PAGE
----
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Hovind v. Bristol Place Corp.: US District Court : EMPLOYMENT - FMLA claim survives 12(b)(6) motion to dismiss as does contract claim per handbook

Civil No. 08-597 (JRT/FLN)
Lisa C. Stratton, Supervising Attorney, Ashley Davis-Alteri and Amy
Urberg, Certified Student Attorneys, WORKERS RIGHTS CLINIC,
229 19th Avenue South, Minneapolis, MN 55455, for plaintiff.
Konstandinos Nicklow, MESHBESHER & SPENCE, LTD, 1616 Park
Avenue South, Minneapolis, MN 55404, for defendants.
Lynn Hovind was terminated from her job with Bristol Place Corporation and
Bristol Place Home Health Services, Inc. (BPC/BPHHS) shortly after requesting 17
days of medical leave. Hovind subsequently brought this action alleging retaliation and
interference in violation of the Family Medical Leave Act (FMLA) and breach of
contract. BPC/BPHHS now moves for dismissal of Hovinds amended complaint under
Rule 12(b)(6) of the Federal Rules of Civil Procedure. For the reasons given below, the
Court denies BPC/BPHHSs motion.
Hovind was employed by BPC/BPHHS as a home health aide from June 2001
until her termination on March 3, 2006.1 (Am. Compl. 11.) At all times relevant to this
action, Barbara Needham was Hovinds immediate supervisor, and Pamela Richey was
the BPHHS Program Director. (Am. Compl. 22-23.)
After beginning her employment, Hovind signed a BPHHS document entitled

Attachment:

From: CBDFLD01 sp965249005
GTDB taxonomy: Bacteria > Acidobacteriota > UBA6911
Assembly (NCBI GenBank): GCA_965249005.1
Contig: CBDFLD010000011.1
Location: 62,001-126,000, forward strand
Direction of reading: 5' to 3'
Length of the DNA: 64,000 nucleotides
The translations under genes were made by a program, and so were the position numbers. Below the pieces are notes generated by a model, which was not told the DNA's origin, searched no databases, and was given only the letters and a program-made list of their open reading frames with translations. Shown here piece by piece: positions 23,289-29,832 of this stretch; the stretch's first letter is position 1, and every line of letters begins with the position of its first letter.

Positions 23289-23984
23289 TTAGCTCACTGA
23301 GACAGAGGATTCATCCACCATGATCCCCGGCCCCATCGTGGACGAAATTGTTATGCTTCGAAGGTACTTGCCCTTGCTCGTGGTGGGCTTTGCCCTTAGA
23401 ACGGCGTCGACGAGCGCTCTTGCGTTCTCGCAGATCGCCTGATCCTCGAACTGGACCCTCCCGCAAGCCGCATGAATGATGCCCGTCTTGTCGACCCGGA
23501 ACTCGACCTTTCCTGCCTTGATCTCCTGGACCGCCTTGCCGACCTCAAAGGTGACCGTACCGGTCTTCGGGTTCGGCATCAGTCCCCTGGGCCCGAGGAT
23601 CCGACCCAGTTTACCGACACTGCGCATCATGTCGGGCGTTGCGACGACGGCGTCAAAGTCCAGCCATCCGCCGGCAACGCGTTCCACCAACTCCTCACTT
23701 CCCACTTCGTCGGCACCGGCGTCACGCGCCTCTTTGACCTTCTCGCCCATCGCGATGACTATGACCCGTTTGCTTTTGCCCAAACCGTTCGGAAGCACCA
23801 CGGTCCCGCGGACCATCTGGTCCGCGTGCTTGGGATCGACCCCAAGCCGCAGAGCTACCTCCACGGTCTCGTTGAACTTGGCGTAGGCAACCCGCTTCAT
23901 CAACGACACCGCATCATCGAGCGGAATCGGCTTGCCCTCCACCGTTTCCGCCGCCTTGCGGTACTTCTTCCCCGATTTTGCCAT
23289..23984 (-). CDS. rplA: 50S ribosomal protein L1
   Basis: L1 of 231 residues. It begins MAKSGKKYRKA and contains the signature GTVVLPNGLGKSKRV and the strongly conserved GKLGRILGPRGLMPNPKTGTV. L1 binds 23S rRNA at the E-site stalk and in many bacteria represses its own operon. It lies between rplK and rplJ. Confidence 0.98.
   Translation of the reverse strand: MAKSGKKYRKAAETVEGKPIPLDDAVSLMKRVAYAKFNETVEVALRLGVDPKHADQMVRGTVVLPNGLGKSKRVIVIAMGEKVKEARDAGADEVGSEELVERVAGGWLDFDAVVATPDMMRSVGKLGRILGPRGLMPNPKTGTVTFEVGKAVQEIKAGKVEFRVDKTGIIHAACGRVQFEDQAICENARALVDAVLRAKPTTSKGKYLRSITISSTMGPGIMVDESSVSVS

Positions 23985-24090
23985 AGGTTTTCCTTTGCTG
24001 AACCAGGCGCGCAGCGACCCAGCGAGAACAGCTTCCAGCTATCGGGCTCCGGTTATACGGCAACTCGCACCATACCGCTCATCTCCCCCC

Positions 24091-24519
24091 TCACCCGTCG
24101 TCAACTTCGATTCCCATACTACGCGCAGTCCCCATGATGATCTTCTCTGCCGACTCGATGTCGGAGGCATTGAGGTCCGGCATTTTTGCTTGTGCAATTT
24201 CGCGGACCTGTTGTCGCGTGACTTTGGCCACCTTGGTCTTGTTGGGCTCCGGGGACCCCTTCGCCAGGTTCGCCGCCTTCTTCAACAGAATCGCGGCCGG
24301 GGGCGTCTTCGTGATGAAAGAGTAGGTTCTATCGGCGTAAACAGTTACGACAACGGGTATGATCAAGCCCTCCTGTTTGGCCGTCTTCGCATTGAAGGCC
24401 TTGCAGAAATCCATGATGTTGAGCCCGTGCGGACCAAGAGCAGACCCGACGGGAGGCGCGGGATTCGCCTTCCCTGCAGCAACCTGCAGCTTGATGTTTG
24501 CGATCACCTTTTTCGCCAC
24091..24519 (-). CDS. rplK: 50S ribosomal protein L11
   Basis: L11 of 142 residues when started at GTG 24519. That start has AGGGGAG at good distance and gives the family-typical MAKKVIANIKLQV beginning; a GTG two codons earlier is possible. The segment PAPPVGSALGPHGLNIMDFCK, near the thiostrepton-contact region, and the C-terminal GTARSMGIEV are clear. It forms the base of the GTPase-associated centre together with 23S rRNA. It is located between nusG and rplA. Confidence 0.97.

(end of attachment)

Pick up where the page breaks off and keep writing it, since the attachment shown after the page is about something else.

Bristol Place Home Health Services Work Rules. That document includes the
following sections2:
All agency employees are required to provide the Program Director with
adequate notice if they become too ill to work their scheduled shift.
1) Staff scheduled to begin work must notify a Program Director or the
supervising nurse 4 hours before arrival is scheduled (wherever
2) Staff scheduled prior to 12 p.m. (noon) must contact the Supervising
nurse at their home at 7:00 a.m.
3) In case of emergency, or when it is impossible to give the above
notice, an explanation must be given to the Program Director or
supervising nurse.
1 Hovinds amended complaint includes a series of facts describing the corporate status
and relationship of BPC and BPHHS. However, the only facets of this background that are
relevant to Hovinds motion are not disputed. Those facts are that Hovind was jointly employed
by BPC/BPHHS; that BPC and BPHHS qualify as employers for the purposes of the FMLA;
and that Hovind qualifies as an employee for the purposes of the FMLA.
2 The BPHHS document was quoted extensively throughout the complaint and is
therefore properly considered in the context of BPC/BPHHSs motion to dismiss. See
Enervations, Inc. v. Minn. Mining & Mfg. Co., 380 F.3d 1066, 1069 (8th Cir. 2004) (permitting
consideration of materials necessarily embraced by the complaint for the purposes of a Rule
12(b)(6) motion to dismiss).
4) If no explanation is given, it will be automatically considered
a) All calls for illness are to be made to the Supervising Nurse.
b) The Supervising nurse taking the call is required to notify the
Program Director of the name, date, time and reason for the absence.
* * *
Unexcused Absences-Unexcused leave is described as absence from work
without approval of the employees direct supervisor. (Examples: not
reporting for work and not calling in; walking off the job without notice;
and not returning to work following vacation leave). Unexcused absences
are treated in the following manner: